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Are you prepared for curbside pickup to go away?

The in-store experience offers things curbside can’t, says one expert

Photo (c) Marie LaFauci - Getty Images
Now that consumers aren’t as nervous about shopping in-store as they were during the pandemic, are retailers pulling back on curbside options? It depends on the retailer.

Target and Walmart are still committed to offering curbside pickup as an option to shoppers. In fact, Target just added curbside delivery for Starbucks Café beverages and food in 240 locations – adding a food component to curbside delivery.

However, curbside delivery is dropping precipitously at other retailers. A recent report found that the offering of curbside pickup dropped from 34% in 2021 to 25% in 2022. And while some retailers are continuing to offer the service as a holiday shopping perk, it’s possible that the number offering it could drop further after the first of the year.

It may make customer service sense, but not necessarily economic sense

Even though customer service is king, the pluses and minuses of curbside delivery depend on several factors. For some customers, it’s a no-brainer, but for retailers who have to set up special holding sections and people to take orders to the cars, it can be a burden. 

It’s also a buzzkill for retailers who count on foot traffic perusing their aisles and maybe doing some added impulse shopping. 

Then, there’s the issue of returns. Not being able to go in-store and look at the products in person could increase the chance of returns and with returns now costing 21% of the value of the order, curbside may not be the best choice. 

“During the pandemic, employees were available to run items out to customers’ cars. Today, the situation is the opposite. Brands are struggling to hire and retain associates, meaning there is rarely enough staff to ensure the curbside process runs smoothly,” Rick Berger, president of NewStore, told ConsumerAffairs.

What are customers missing not shopping in-store?

In terms of experience, is there anything shoppers miss by not going in-store? Berger thinks there is.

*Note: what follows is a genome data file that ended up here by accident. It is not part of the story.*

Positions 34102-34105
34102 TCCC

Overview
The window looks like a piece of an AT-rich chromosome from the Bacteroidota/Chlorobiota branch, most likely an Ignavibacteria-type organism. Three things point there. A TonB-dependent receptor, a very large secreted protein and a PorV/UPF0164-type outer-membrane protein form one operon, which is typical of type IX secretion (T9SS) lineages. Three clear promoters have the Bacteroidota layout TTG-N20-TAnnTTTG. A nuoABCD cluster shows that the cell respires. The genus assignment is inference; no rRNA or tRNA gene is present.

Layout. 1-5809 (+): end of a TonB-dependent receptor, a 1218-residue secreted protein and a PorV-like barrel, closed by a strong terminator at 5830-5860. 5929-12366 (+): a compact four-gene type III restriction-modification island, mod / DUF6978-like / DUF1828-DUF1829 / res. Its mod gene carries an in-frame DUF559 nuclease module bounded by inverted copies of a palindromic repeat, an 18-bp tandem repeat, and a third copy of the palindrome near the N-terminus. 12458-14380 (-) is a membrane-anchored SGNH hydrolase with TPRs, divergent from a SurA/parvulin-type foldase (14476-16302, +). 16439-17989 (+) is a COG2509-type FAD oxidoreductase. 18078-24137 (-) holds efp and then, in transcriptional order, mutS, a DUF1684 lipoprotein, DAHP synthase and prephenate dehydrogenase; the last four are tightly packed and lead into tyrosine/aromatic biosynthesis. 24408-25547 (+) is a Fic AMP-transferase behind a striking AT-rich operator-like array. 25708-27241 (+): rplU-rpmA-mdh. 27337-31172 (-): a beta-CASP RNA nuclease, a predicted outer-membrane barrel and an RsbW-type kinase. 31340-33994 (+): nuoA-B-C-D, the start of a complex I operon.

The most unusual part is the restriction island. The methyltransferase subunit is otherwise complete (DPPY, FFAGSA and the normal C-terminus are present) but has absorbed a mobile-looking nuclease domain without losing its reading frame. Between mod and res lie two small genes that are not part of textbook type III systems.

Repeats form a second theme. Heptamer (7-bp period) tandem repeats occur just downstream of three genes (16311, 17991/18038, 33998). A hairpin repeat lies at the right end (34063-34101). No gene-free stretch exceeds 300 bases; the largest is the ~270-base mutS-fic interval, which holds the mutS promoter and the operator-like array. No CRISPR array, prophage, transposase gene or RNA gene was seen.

“Curbside isn’t ideal when shoppers are looking to purchase higher-price, specialty items. Brick-and-mortar offers a much better experience in these scenarios because shoppers can touch and try out products before they buy,” he said. Walmart was probably thinking the same thing when it recently rolled out its in-store Netflix "experience."

The other plus Berger sees is that at the same time, shoppers can consult with store employees. Something you can’t get from someone who’s delivering an order and putting it in your backseat.

“Associates aren’t just there to bag up items and take shoppers’ money. They are product and brand experts,” he said.

As an example, he used skiing equipment – a product category that shoppers rely on the expertise of their store guides to help them find the right board, bindings, or boots for them.

“Many factors go into this decision, such as skill level, age, body type, riding conditions, and more,” he said, things where personal and professional insights can benefit a shopper.

As another example, Berger said his company’s researchers found that 72% of the brands they looked at in the luxury segment – such as jewelry – don’t offer curbside pickup because it simply takes away from a curated in-store experience certain retailers pride themselves on. 

“In both cases above, shoppers are making significant, long-term investments that require the personalization that can only happen from an in-person shopping experience. It all comes down to the brand and the products it sells,” he added.

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